Digital Superstition and the DRM Mindset
A Halloween-Themed Essay in Support of the 2019 International Day Against DRM #IDAD #DayAgainstDRM
The following essay was written by Leanpub co-founder Len Epp and reflects his personal views.
To fight DRM, we need to understand the mindset that drives people to propose, promote, build, and maintain systems that they would reject in any other form of technology.
I know it might seem strange to attribute real causal value to something as seemingly ineffable as a “mindset”. When it comes to high-level political and social analysis, these days we typically prioritize appeals to things like universal economic motivations, or the results of social science studies, and various presumptively natural or universal forces.
But ultimately, policy creation, and especially its enforcement, is made of people, and in addition to these more conventional ways of understanding our world, appealing to the common sense, everyday way we all think about how other people think, is a necessary condition for persuading them to change their minds.
A good name for the mindset that leads people to promote DRM, a mindset so common that we mostly don’t notice it, might be “digital superstition”: an instinctive sense of unease and suspicion regarding computing devices and displays, and often, even regarding the people that know how to build and use them.
The most important manifestation of digital superstition is the sense that computing and computing devices are not quite real. Although it’s not as popular as it used to be, it was always very telling that so many people referred, often pejoratively, to activities undertaken with computing devices and displays as being “virtual”.
To digitally superstitious people, this puts the computer in the position of the bogeyman: one thing that makes him scary and inhuman is that in a primordial way, you are unsure of his existence.
Crucially, representing computing as possessing only a “virtual” form of being lets people off the hook, ethically speaking, because they think of digital things as existing in some kind of alternative, shadowy, inhuman digital realm, and then propose and enact policies in relation to the technology, based on something approaching fear, and fear’s common consequence: fundamental misunderstanding of the object of that fear.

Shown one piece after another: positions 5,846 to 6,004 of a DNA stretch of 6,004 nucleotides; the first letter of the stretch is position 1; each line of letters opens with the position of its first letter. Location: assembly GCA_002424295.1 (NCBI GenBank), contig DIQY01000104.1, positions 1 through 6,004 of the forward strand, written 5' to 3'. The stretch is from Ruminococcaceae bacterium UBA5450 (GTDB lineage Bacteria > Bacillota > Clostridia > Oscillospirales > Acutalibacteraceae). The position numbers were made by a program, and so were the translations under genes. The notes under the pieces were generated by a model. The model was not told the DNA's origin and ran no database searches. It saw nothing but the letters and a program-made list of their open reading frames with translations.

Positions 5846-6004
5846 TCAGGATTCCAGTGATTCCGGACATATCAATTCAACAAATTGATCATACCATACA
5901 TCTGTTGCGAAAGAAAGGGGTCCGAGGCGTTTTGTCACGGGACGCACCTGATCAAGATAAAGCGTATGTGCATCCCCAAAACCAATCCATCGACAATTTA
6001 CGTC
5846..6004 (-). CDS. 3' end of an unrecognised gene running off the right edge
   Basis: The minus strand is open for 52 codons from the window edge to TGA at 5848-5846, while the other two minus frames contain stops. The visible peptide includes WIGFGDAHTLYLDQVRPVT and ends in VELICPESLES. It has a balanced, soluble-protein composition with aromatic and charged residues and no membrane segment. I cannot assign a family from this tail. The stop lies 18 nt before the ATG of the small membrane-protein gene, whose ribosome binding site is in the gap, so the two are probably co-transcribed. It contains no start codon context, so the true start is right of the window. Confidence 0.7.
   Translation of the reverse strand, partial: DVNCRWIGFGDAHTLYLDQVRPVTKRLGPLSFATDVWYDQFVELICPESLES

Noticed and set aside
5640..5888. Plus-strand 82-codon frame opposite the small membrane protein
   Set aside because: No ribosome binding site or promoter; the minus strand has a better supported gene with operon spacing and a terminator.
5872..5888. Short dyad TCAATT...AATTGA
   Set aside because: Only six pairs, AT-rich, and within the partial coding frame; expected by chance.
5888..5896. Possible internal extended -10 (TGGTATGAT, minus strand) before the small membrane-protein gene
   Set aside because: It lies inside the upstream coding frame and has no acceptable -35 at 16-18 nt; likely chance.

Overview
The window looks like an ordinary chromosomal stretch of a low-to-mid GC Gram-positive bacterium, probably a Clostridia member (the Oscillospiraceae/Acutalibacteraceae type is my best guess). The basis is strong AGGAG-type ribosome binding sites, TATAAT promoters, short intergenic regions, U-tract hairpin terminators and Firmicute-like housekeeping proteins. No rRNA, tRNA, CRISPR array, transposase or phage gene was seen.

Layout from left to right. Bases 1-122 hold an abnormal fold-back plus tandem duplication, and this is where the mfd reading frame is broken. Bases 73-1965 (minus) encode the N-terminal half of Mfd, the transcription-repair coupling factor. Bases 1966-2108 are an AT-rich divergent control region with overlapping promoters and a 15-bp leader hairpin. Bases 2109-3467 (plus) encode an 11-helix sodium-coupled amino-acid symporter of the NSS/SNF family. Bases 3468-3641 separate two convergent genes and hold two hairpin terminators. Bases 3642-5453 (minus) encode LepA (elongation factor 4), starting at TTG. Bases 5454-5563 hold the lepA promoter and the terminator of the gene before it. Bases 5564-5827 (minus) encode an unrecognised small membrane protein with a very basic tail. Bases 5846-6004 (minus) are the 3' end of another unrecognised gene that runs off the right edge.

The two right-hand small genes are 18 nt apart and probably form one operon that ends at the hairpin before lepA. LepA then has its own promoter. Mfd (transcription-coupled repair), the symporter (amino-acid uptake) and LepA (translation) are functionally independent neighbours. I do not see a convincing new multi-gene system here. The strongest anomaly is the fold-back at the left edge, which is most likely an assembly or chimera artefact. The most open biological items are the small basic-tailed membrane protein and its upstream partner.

For example, most people would be horrified by a proposal that all the paper envelopes and cardboard packages we send, should be opened and inspected against records of ownership, in order to prevent the distribution through the mail of copied products, like books or music.
But digitally superstitious people see nothing to worry about, when it comes to proposals to do pretty much exactly that, as long as we’re talking about digital packages.
People who would balk at what it would really mean to set up a global theft-prevention infrastructure, by, say, forcing all cardboard box manufacturers to install certain technologies in their boxes, which would allow the contents to be recorded and assessed before they could be sent, support the exact same kind of regulatory nets when it comes to digital devices and products.
Indeed, sometimes you can even get a sense from DRM proponents that the idea of doing this kind of harm is thrilling, like the feeling you would get exacting revenge against a monstrous interloper, who in some fundamental sense you feel does not belong in the world at all.
Another manifestation of digital superstition is a kind of perverse fascination with things done online, which can lead otherwise sensible people to lose perspective on what they are doing, and fail to understand what we would really be required to build into our digital infrastructure, for them to get what they think they want.
Consider an article published recently in the New York Times by an author who spends his time hunting down websites where his books have been pirated, and has actually created an email folder called “Thieves”, where he says he has records of hundreds of such sites.
The author writes: “Some sites are so insanely bent on copyright piracy that they offer their followers wedding vows, in which the couple solemnly commits to support the copying culture.”